By Marcus A. Winters
Students attending Philadelphia's charter schools make greater academic gains than they would have at a district school, according to a recent study from Stanford University's Center for Research on Education Outcomes. But questions about equitable access to these schools of choice remain.
As in other cities, Philadelphia's charter schools enroll smaller proportions of students who have disabilities, are eligible for free or reduced-price lunches, or are learning English than do surrounding schools. Analysis of enrollment data shows that similar enrollment gaps in Denver and New York City are primarily driven by such students being less likely to apply to charters than other students. Thus, improving access to charters for disadvantaged students requires that we get more of them to apply in the first place.
To address this important enrollment gap, Philadelphia should consider following the lead of a variety of other urban districts by adopting a common enrollment system to assign students to both district and charter schools. In a new study for the Manhattan Institute, I demonstrate that Denver's adoption of this system substantially increased the enrollment of disadvantaged students in the city's charter schools.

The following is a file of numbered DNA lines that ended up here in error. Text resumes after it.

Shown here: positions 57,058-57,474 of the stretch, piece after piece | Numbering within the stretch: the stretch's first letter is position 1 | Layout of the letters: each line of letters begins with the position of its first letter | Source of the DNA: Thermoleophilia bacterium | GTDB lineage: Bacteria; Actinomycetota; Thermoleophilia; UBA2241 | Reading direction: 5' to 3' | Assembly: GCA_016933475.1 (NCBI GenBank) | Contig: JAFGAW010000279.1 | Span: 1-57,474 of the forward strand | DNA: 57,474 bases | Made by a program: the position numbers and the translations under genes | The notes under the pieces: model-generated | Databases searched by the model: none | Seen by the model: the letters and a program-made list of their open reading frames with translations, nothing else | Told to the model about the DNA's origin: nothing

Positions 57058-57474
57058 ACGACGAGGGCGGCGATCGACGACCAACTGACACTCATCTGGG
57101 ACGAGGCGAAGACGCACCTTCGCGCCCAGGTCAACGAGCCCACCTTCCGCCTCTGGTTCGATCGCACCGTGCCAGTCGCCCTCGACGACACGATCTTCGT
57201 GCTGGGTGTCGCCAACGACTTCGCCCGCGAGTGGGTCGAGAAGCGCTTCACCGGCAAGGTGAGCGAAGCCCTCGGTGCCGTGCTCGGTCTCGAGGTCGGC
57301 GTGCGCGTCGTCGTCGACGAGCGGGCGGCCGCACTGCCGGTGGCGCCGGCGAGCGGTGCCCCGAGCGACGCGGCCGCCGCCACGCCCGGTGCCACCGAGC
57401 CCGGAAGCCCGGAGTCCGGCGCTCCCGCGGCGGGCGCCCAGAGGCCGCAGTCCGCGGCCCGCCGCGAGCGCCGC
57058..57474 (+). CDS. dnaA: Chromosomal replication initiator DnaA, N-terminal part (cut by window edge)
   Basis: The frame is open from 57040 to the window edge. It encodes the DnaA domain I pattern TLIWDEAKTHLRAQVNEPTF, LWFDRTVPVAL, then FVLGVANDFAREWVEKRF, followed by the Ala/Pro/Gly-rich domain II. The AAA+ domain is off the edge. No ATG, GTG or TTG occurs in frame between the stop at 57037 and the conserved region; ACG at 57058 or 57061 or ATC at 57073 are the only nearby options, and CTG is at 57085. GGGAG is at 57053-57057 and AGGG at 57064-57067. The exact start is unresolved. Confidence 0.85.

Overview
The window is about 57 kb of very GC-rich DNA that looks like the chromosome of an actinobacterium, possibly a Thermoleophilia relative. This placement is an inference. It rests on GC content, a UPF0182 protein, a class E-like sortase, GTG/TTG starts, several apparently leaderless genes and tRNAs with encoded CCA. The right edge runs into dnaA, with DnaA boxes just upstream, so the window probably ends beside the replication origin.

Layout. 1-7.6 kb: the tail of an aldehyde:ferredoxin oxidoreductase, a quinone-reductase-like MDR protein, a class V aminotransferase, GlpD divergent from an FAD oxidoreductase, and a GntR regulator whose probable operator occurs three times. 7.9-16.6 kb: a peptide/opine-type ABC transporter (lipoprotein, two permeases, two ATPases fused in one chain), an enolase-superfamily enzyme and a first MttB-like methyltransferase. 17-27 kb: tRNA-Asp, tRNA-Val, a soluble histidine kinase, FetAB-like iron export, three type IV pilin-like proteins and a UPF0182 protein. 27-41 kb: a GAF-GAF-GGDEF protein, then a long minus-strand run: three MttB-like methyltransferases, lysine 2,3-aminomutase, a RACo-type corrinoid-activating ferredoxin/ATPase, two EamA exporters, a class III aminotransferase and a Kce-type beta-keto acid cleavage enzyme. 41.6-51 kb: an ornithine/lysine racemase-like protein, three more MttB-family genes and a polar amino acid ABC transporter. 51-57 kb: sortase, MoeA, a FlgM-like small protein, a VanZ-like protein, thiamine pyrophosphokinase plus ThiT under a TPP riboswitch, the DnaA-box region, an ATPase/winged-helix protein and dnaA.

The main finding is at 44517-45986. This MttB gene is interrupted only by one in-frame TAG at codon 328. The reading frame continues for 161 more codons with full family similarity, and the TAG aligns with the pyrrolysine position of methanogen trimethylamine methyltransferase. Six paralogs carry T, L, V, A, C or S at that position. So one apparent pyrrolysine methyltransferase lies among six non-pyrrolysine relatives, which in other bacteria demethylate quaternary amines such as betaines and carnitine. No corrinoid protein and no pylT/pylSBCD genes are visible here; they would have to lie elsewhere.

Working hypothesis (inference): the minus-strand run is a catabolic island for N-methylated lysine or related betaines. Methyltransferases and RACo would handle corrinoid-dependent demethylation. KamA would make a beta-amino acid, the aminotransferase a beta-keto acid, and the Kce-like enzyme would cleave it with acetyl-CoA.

In most cities, parents apply directly to each charter school in which they are interested in enrolling their children. Each school then conducts its own enrollment lottery separately and makes offers to parents or puts them on a waiting list. Each of these lotteries might have different deadlines and require different forms. A recent survey conducted by the Center for Reinventing Public Education (CRPE) reported that parents with less education find navigating the hodgepodge nature of the system more difficult than do parents with more education.
Recently, Denver, Newark, New Orleans, and Washington have all consolidated their application processes into a single, centralized system. Each spring, parents turn in one application form on which they list, in order, the schools in which they would most like their children to enroll. The central system then uses an algorithm to match students to schools in a way that accounts for both student and school preferences.
These common enrollment systems make the charter-school application process more accessible. In another recent CRPE survey, parents, particularly those with less education, reported that the common enrollment system reduced confusion in the enrollment process.
My new study shows that this increased accessibility has translated into larger enrollments of disadvantaged students in Denver's charter schools.
Upon adoption of a common enrollment system in Denver, I found a large increase in the proportion of students entering charter schools in kindergarten who are eligible for free or reduced-price lunches or speak English as a second language. The effect was large enough to almost entirely eliminate the once-sizable gap in the proportion of kindergarten students in the city's charter and district schools classified as English-language learners, and it cut the gap of those eligible for free or reduced-price lunches by more than half.
Common enrollment's results in Denver suggest it as a reform option for cities looking to improve access to charter schools for the students who need them most. Philadelphia should consider this option to open its charter schools to even more of the city's neediest students.